To give us some context on the data here is a quick overview of each team:
Holland Attacking Structure
- Holland’s system of play was a 343 diamond system, which utilized short build up play to move the ball into the inside channels of the midfield, and then penetrative passes were played into the striker or wingers depending on where the opposition back line moved to.
- Bogarde & Reiziger were positioned higher up the field in this match, stretching the spaces for the center back to play forward, and would also give them the opportunity to provide width like a traditional full back on the overlap.
- Cryuff would move over to the right wing in this match yet remained comfortable moving inside or outside due to his balance with both feet. Hoekstra played more of a traditional winger role, attacking the outside and crossing from the end line.
- Seedorf moved to the base of the diamond and would drop back further into the defensive line during periods of build up, which allowed him more time and space to play forward passes.
- Bergkamp continued to show good movement as the central striker, quite often pulling into wide areas and attacking the space to find crosses like a winger. De Boer complimented these movements well by attacking the box like a traditional number 9.
Switzerland Attacking Structure
- Switzerland began with a high narrow front three, which attempted to expose any spaces Holland would vacate during periods of transition. Grassi utilized as a target man would link with Turyilmaz and Chapuisat who operated between the lines but could also attack the wide spaces like a winger.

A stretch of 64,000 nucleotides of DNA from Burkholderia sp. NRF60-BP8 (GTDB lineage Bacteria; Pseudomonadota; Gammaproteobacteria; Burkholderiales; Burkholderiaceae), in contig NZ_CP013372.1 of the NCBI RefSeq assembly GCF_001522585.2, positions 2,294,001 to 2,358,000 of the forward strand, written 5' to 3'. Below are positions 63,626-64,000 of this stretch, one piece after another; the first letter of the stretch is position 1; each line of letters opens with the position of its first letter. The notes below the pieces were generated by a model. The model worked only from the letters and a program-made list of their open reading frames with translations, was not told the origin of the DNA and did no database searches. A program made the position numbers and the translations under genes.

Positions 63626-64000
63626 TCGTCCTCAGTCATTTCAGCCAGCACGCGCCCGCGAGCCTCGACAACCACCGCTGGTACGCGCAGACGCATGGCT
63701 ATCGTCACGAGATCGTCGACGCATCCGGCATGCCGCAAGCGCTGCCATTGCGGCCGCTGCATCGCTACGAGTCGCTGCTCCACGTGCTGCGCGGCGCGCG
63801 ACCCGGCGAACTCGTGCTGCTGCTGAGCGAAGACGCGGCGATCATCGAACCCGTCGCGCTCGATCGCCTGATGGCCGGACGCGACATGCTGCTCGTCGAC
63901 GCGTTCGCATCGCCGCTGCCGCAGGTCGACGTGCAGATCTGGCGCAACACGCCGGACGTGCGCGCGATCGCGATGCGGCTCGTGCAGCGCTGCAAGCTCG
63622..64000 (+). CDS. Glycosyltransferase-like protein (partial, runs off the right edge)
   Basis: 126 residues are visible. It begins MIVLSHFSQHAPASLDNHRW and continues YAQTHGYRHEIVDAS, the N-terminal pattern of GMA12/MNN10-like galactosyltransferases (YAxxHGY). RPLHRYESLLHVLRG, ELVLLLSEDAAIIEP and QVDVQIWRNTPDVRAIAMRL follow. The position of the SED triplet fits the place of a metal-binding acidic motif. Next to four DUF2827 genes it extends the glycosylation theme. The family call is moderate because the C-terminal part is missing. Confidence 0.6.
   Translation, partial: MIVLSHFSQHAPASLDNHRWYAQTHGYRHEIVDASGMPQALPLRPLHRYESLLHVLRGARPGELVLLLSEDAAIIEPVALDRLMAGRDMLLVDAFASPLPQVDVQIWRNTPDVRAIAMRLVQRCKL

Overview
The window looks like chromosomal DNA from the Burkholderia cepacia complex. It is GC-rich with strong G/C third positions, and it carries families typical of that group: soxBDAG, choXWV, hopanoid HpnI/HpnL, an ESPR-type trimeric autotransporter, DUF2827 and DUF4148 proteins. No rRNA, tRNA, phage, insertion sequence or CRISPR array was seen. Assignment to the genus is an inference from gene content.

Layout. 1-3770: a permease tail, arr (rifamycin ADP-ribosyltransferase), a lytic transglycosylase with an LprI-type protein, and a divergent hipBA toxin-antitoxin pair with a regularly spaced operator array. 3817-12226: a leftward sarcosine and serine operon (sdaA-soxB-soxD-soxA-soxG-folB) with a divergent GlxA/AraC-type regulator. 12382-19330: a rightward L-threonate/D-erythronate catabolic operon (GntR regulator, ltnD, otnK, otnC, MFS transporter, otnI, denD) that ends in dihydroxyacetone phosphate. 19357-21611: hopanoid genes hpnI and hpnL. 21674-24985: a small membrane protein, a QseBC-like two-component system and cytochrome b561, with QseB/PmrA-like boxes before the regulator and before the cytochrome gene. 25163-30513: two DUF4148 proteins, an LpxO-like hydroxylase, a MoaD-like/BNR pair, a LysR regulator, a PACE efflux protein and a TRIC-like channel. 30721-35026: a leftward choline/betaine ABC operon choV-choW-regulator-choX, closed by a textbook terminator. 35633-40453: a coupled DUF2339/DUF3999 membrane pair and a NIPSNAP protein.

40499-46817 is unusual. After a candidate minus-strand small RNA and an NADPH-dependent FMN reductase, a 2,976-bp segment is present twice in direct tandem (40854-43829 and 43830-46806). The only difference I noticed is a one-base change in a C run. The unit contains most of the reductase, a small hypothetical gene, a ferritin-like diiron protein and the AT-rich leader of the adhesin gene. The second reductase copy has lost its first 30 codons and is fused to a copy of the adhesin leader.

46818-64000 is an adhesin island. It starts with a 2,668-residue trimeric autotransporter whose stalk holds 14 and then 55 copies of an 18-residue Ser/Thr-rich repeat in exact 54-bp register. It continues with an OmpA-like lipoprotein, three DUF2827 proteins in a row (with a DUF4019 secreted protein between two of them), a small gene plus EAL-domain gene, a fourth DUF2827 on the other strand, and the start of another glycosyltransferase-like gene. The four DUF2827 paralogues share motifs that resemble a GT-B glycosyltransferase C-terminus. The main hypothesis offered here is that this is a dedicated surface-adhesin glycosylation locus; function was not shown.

- Switzerlands midfield was very compact defensively, attempting to prevent central passes into the striker behind them, all with the view to transitioning forward at pace. Vogel best illustrated these movements, a true box to box player.
- Switzerland full backs offered support from deep but were very rarely found in an attacking position during open play.
WHAT DO THE NUMBERS TELL US?
Value of Chances
The first twenty minutes of the match brought very little attack play, as both sides were adapting to each other’s tactical set up. Holland would move their attacking focus to the flanks, and as such began to find a clearer route to goal after 20 minutes. For the remainder of the match Holland were far more consistent in their attack play, which finally brought them a goal and the separation in timelines that best illustrates the shift in dominance in the match.
While Switzerland had less of the ball they continued to look a threat on the counter, and despite recording less attacks would find themselves in the middle of a close encounter for the 1st hour of the match. Cruyff’s opener would signal the start of Holland’s dominance and the Bergkamp winner in the 79th minute would eventually kill things off as a contest.
Holland’s style is to break teams down with their build up play and progressive possession, but quite often when that happens the opponent, as was the case in their last match with Scotland, will simply back off and block spaces in which to create chances. Holland overcame this against Switzerland by creating a nice variety of chance creation, attacking different parts of the final third which would culminate in an above average expected goals on target score.
Despite one chance in the second half the overall value of Switzerland’s attack play was fairly low. They did manage to balance their defensive and offensive responsibilities well in the match, creating 10 attacks overall in a game they had to defend for in large periods, they just weren’t able to fashion enough chances to establish themselves as a major threat in the game.
Type of Chances Created